Primary Care in a Pandemic: Spotting Mental Health Needs During COVID and More
Free online toolkit aims to support providers in identifying problems their patients may be experiencing, and intervening early.
Desperately ill COVID-19 patients are pouring into America’s hospitals and capturing headlines nationwide. But a wave of a more invisible kind has started to hit another part of the nation’s health care system.
The number of people dealing with mental distress caused by enduring months of a pandemic, economic disruption and political turmoil is rising fast. And America’s primary care clinics – general internal medicine, family practice, pediatrics and gynecology offices – are the front line for Americans’ mental health concerns.
To help primary care clinics cope with this influx, the University of Michigan Department of Psychiatry has created an online COVID-19 provider toolkit that draws on the expertise of its mental health specialists and researchers.
The toolkit recognizes that regular checkups and appointments for non-COVID-related ills have become key opportunities to find out who needs help for new or worsening mental health issues, even if they don’t yet recognize it.
For primary care providers in the state of Michigan, Michigan Medicine offers even more support through the free MC3 program that connects them to psychiatrists for same-day consultation in managing patients who are under the age of 26, pregnant or recently gave birth.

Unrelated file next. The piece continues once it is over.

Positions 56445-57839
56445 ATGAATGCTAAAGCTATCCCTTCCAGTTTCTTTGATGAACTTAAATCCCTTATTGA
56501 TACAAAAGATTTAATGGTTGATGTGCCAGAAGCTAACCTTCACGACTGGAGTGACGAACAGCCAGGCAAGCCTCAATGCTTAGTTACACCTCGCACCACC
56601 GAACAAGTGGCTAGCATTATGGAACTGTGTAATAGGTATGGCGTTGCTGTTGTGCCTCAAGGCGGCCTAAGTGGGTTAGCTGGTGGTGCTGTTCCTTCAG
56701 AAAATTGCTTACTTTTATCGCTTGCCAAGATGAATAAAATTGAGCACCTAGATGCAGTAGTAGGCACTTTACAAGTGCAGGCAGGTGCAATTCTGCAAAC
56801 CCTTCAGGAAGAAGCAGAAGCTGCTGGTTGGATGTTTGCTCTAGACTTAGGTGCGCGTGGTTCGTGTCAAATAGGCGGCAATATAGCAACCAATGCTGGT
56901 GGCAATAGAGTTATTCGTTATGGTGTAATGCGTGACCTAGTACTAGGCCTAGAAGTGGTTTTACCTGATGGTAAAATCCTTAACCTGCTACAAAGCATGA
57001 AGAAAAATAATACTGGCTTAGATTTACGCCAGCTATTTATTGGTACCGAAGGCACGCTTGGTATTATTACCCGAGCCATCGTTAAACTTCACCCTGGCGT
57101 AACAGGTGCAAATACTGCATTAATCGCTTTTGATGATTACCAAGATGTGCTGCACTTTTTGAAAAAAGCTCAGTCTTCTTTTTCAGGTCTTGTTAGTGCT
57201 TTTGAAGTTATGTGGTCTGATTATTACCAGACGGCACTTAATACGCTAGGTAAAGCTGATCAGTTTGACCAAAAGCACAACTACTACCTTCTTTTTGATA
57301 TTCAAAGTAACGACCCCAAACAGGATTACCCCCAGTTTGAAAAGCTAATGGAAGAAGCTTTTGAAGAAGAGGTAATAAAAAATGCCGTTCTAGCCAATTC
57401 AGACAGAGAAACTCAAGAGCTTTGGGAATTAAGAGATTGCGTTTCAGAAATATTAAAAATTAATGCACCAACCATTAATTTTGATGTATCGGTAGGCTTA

Support for managing mental distress and more
The COVID-19 provider toolkit also gives primary care teams tools to identify people whose economic situation threatens their physical and mental health, by interrupting their ability to pay for housing and utilities, their food supply and their access to medication for chronic conditions.
On top of that, the toolkit pays special attention to the secondary impacts of the isolation caused by virtual school and work, and reduced social contact.
Less interpersonal interaction in other settings means that primary care providers may be some of the first to spot signs that their patients have become victims of someone else’s psychological turmoil through child abuse and neglect, intimate partner violence including spousal abuse, and elder abuse.
The overall goal: to help primary care providers offer trauma-informed care, based on the best available evidence from the last two decades of psychiatric research.
“Pandemics and quarantines are known to cause a significant increase in mental health and substance use issues,” says Leslie Swanson, Ph.D., a psychologist and clinical associate professor of psychiatry at U-M who helped lead the effort to develop the toolkit along with psychologist and clinical assistant professor Angela Fish, Ph.D.
Swanson adds, “It is our hope that the toolkit will increase awareness of the pandemic’s impact across the lifespan and across diverse groups and serve as a comprehensive resource for providers, with screening measures and concrete tools to assist with meeting patients’ needs.”
A comprehensive toolkit for providers
Swanson and her colleagues collaboratively created the toolkit in partnership with providers from adult primary care and pediatrics.
They especially sought to provide rapid access to screening tools, validated questionnaires and suggested scripts for members of primary care teams to use to identify traumatic stress reactions, abuse from intimate partners and those who live with children or older adults, substance use and sleep difficulties during the pandemic.